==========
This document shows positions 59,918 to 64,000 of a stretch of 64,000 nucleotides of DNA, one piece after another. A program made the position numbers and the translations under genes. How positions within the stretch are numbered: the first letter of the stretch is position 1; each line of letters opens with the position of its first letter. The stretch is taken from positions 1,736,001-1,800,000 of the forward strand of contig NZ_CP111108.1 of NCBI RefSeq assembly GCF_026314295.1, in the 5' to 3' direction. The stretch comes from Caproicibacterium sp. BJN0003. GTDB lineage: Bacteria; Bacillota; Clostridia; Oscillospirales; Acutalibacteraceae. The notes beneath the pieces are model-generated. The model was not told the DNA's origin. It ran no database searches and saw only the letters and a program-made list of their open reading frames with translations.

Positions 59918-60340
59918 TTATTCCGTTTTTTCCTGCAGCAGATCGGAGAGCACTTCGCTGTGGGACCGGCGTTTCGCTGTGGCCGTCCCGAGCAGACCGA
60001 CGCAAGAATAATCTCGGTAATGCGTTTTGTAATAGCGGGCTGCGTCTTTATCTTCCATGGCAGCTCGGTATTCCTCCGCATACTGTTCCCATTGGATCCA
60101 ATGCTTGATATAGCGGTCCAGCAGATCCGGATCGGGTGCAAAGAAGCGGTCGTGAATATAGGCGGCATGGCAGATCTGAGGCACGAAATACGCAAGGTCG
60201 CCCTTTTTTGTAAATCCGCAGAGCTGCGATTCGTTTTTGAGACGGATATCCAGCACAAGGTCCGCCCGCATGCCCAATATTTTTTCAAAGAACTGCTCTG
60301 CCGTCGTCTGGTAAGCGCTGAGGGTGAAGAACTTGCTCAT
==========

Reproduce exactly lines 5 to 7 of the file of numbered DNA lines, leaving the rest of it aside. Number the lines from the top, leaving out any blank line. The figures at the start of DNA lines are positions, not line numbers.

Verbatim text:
60101 ATGCTTGATATAGCGGTCCAGCAGATCCGGATCGGGTGCAAAGAAGCGGTCGTGAATATAGGCGGCATGGCAGATCTGAGGCACGAAATACGCAAGGTCG
60201 CCCTTTTTTGTAAATCCGCAGAGCTGCGATTCGTTTTTGAGACGGATATCCAGCACAAGGTCCGCCCGCATGCCCAATATTTTTTCAAAGAACTGCTCTG
60301 CCGTCGTCTGGTAAGCGCTGAGGGTGAAGAACTTGCTCAT